It is a rare treat to encounter a period horror film which says a lot about the relationship between man and woman and man-versus-nature, whilst providing a satisfyingly eerie psychological drama.
Angelica, written and directed by Mitchell Lichtenstein and adapted from the novel of the same name by Arthur Phillips, was produced in 2015 and screened in the Panorama section of the 65th Berlin International Film Festival that year. It has taken a while for the film to finally grace theatrical screens and has only just got a November 2017 release in the USA, but if you have been anticipating this release, then the delay to it getting a chance in the marketplace is well worth your time.
Set in Victorian London, Angelica tells of Constance (Jena Malone), married to Dr Joseph Barton (Ed Stoppard), a reputed doctor on the up who wants to cure the world of all diseases in the context of contemporary science. She considers herself very lucky, but after the birth of her first child, she is advised against future offspring by doctors who consider her lucky to have survived this blessed event.
However, sexual tensions and desires, as well as Constance’s curiosity to know more about her husband’s endeavours at her laboratory begins to impact on their relationship, whilst other factors in their lifestyle are starting to shape their destiny….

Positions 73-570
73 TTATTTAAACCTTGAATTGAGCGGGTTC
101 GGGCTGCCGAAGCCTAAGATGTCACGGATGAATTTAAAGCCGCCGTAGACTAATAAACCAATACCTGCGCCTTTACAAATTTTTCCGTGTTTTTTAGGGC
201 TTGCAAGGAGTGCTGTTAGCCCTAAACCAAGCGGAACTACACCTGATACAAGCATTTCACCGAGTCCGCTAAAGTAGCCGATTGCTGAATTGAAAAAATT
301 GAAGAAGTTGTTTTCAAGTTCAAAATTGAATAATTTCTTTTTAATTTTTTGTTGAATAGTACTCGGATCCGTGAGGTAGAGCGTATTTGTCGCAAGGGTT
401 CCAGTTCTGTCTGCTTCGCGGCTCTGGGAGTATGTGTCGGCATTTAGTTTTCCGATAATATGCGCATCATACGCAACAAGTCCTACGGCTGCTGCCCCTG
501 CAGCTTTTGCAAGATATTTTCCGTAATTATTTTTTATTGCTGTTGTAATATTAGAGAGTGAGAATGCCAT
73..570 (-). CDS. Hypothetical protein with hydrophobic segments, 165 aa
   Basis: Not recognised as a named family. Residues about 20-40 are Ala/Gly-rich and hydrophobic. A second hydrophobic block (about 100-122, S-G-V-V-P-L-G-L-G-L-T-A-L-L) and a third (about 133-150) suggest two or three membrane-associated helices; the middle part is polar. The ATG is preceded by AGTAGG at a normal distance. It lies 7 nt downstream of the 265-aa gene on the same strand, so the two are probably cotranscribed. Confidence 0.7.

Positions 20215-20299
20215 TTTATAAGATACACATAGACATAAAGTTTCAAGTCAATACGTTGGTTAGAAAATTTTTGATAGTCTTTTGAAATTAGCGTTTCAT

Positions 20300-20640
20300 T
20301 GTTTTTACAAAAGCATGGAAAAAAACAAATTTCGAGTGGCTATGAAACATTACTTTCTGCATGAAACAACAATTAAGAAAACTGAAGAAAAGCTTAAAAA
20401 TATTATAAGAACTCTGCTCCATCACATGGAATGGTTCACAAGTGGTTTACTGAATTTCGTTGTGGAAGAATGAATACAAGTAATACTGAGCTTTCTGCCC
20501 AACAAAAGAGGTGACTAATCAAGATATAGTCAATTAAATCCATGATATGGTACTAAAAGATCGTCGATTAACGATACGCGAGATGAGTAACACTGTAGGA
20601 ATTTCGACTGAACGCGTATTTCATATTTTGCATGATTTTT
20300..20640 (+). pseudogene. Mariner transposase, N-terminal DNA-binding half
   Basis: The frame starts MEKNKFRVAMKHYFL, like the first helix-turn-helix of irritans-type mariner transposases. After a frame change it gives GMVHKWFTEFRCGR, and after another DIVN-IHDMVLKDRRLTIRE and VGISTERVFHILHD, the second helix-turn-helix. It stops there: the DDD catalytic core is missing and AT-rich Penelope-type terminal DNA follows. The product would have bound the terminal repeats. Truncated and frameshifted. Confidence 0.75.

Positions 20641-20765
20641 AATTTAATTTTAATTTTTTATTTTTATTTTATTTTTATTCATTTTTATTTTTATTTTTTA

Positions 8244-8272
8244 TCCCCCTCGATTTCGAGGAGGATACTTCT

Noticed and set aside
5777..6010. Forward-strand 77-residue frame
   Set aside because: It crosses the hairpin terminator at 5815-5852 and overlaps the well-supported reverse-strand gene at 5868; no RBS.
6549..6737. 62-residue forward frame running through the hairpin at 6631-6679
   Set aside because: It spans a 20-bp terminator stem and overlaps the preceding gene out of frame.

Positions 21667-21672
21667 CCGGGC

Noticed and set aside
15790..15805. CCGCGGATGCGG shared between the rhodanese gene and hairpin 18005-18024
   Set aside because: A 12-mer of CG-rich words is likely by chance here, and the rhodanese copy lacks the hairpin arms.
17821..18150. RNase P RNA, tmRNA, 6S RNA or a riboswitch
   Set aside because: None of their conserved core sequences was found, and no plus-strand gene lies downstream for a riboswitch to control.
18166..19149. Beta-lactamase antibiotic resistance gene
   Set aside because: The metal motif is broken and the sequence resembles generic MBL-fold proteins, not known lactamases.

Having viewed a number of recent Hammer titles as part of the Studio Canal celebration of their work, Angelica not only brings home the effectiveness of a good period horror film in that vein, as well as satisfying fans who are partial to the recent works of Guillermo del Toro like The Devil’s Backbone and Pan’s Labyrinth.
What also elevates the film above the standard horror fare is the additional depth of reflection about how man and woman relate to one another, which is not dissimilar to that which we see in many a David Cronenberg film, particularly in the post-birth sequences.
Jena Malone, who graced the screen in The Neon Demon, gives a convincing performance as a Victoria Brit with a faultless diction that belies her American roots. Stoppard holds his own as the ambitious doctor who hides a dark secret in his work. Good support comes from Janet McTeer in a pivotal role as a medium.
There is a genuinely dark and creepy allure about the film, with some great visual effects and style courtesy of cinematographer Dick Pope. Composer Zbigniew Preisner - who collaborated with Krzysztof Kieślowski on the Three Colours Trilogy and the Andy Garcia/Meg Ryan drama When a Man Loves a Woman) - provides a lush, atmospheric score.
Angelica is a fantastic example of good genre filmmaking
ANGELICA / CERT: TBC / DIRECTOR & SCREENPLAY: MITCHELL LICHTENSTEIN / STARRING: JENA MALONE, JANET MCTEER, ED STOPPARD, TOVAH FELDSHUSH / RELEASE DATE: TBC